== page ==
His fame spread a little everywhere, not only in the Acholi territory, but also among other ethnic groups in the region such as the Lango, but also by the Kuman and Teso. In this regard, there are numerous anecdotes that describe its popularity. The writer, for example, once received diaconal ordination in May 1985, one day went to give baptisms to a large group of catechumens in a village near the leper colony of Alito. The first of them claimed to be baptized with the name of “Doctor Ambrosoli”. To the objection that it was no longer convenient to be called “Giuseppe”, he strenuously opposed it because it was “Doctor Ambrosoli” who saved his life in his hospital.

The fact is that in those parts there are many who bear that name. What struck Kalongo’s patients most was Father Ambrosoli’s extraordinary ability to instill hope. It was not a matter of simple professional consistency, but of a total transport and participation in what he was witnessing, and not for mere external appearance but from the depths of his own being, so much so as to arouse religious respect in the people. On the other hand he was a contemplative with soul and heart. Initially, he was nicknamed “Ajwaka Madid”, the “white sorcerer” who later earned him the title of “doctor of charity” for his spiritual office. His missionary service was marked by events that positively and even tragically marked the history of Uganda. In fact, he lived the final part of the British colonial season, which was followed by independence, the rise to power of Milton Obote, the advent of the dictator Idi Amin Dada, the return of Obote and the advent of the current president Yoweri Museveni. .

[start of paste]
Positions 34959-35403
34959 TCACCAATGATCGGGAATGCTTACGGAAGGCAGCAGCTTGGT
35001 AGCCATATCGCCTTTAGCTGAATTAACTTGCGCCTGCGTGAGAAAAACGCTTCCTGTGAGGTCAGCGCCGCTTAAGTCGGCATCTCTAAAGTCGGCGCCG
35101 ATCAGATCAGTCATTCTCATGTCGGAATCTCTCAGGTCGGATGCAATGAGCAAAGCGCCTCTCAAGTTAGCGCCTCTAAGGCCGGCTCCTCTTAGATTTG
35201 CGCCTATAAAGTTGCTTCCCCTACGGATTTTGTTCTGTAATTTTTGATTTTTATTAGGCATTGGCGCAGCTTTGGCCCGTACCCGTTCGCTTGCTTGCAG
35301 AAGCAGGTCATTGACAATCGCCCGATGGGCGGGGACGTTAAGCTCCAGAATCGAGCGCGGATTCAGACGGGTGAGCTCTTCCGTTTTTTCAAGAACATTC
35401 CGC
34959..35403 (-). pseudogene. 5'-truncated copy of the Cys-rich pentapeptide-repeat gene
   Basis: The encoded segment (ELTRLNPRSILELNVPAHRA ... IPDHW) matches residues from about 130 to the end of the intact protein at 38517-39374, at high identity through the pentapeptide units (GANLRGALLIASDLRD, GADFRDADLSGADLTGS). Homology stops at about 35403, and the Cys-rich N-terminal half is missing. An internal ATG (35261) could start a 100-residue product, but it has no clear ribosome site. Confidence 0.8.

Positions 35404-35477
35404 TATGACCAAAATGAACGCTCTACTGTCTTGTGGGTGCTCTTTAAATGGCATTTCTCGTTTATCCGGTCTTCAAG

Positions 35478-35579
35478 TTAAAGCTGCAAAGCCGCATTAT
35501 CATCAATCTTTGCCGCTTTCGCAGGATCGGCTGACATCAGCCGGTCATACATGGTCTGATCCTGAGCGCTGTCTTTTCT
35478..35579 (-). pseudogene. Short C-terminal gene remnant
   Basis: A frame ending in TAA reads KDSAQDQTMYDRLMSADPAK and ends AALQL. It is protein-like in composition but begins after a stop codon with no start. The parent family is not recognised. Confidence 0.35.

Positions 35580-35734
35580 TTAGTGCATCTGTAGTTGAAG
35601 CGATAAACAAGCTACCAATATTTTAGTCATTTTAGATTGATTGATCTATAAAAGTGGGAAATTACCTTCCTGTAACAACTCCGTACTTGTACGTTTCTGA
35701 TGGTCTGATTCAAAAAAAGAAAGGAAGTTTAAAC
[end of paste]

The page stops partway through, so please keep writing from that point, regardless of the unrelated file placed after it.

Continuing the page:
The last years of his life were marked in particular by the guerrillas of which even today Northern Uganda retains deep wounds. Following the repeated clashes between government forces and rebel factions, on February 13, 1987 he was forced to evacuate the hospital in Kalongo. The thorniest question then arose for him: that of finding a suitable place for the creature most loved by him: the School for midwives and nurses. He thus subjected his already severely compromised health to enormous strains which ultimately led to his death from kidney failure. On the afternoon of March 27, 1987 he died in Lira, 44 days after being forced to abandon his Kalongo.